- Repeat with every single item in the house. Everything. Single. Thing.
- Pray it does not rain while boxes are outside waiting for the moving truck
And if you are doing the math, only Adan and I (or angel friends) could be in the house to do all of this.
What’s my point?
Cleanliness has taken on a role in my life so much greater than I ever imagined.
It’s not that I wasn’t neat before. But safe to say that I did not have the same principles around cleaning as my husband, even prior to the mold. It’s still our number one source of contention. But (for the most part) I have realized that upping my standards was probably better than having his come down to mine. And with the allergy issue, there really wasn’t much of a choice.
Don’t tell Brad, but there have been some positive effects related to this deeper care and attention to all the “stuff” (beyond that in general, things are a little more neat).
I used to minimize the importance of something like a really clean house. If I had the choice, I’d much rather do the “more important” inner work of yoga and meditation than spend my time cleaning the floors (they will just get dirty again!) . But if I’m really going to walk down this path of going “in” to go back “out”, then the two things can not be separate. The same way taking care of our physical bodies can not be separate from our emotional and mental states of being.
I know that my mind is more at ease when the space around my yoga mat is clean and free of clutter (instead of using up half of my mental focus trying to ignore the clutter). I know that it’s just as important to give the same care and attention I would to a challenging yoga pose to the props I use to get there. So I fold the blanket neatly. I roll the strap up nicely. I place the blocks down gently, rather than tossing them to the side when I’m done. These might sound like small things but they are not. Taking care of the “outer” stuff is a reflection of the work we are doing on the inside. And vise versa.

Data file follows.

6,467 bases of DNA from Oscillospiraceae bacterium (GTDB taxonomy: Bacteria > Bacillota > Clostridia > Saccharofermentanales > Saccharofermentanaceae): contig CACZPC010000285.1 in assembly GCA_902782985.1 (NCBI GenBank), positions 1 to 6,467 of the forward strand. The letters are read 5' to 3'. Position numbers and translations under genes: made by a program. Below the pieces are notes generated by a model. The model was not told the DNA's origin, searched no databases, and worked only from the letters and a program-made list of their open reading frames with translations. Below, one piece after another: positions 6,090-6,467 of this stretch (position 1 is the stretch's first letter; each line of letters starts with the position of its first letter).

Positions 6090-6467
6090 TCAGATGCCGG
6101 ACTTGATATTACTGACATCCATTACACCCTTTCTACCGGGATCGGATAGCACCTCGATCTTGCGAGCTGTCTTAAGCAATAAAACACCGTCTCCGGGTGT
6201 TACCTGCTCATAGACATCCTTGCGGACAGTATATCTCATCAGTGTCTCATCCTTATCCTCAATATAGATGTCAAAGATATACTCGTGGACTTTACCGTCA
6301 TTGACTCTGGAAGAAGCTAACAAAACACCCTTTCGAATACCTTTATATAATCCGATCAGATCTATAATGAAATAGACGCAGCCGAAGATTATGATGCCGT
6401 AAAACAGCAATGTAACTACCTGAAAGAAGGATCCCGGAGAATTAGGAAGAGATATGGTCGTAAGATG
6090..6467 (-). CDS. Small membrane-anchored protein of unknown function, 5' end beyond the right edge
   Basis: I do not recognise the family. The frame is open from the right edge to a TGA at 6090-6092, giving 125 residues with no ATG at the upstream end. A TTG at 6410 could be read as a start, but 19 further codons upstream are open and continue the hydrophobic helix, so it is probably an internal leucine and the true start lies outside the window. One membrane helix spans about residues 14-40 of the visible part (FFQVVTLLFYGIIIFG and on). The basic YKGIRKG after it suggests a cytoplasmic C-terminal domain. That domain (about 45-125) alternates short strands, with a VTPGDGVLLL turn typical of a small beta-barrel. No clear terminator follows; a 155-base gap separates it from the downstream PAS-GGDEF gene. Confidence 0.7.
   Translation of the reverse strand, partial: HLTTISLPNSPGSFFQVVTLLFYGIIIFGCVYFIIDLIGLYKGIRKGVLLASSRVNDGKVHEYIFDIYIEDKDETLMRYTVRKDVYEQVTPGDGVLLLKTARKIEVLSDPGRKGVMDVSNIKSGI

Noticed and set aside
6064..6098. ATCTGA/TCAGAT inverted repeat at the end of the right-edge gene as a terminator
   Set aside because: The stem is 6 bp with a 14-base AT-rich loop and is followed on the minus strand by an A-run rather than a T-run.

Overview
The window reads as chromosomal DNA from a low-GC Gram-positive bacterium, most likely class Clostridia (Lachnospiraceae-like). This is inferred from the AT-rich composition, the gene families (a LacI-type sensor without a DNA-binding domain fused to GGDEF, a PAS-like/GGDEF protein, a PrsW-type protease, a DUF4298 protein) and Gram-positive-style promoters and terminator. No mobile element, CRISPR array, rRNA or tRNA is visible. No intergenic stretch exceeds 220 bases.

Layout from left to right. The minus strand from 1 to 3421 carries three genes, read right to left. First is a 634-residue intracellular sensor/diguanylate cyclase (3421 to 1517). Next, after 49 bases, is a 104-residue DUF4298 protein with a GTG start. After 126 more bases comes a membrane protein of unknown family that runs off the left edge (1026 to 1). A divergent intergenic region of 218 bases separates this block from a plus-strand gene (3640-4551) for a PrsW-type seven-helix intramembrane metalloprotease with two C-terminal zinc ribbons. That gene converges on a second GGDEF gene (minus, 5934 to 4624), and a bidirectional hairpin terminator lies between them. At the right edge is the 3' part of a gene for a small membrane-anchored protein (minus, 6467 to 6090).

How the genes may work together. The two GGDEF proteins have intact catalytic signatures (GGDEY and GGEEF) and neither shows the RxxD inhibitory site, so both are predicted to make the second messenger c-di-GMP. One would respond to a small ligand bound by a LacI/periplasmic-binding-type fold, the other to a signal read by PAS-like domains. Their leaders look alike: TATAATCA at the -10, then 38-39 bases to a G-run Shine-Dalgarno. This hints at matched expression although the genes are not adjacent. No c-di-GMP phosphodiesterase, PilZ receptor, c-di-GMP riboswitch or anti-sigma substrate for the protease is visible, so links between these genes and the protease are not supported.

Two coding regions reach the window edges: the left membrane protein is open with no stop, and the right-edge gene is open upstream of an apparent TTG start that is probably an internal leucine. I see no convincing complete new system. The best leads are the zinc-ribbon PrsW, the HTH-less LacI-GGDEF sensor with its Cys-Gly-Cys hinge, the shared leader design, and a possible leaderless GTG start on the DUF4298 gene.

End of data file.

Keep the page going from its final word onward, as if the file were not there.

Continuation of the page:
The key behind soucha, and one of the reasons it is the first niyama, is that along with it comes a stage of an increasing reverence for everything; ourselves, the people, the things – everything that we interact with. After all, yoga means to yolk, or union. It’s not just our physical, mental and emotional bodies that we are yolking. It’s also our inner development in relationship to the world we live in. Eventually the practice of soucha leads to less attachment to the physical body (and all the things around it), but until then, extending our care can increases our understanding of the interdependence of all things. It might feel tedious at times, like doing the dishes for the millionth time 🙂 but like a clean sink – it’s probably worth it.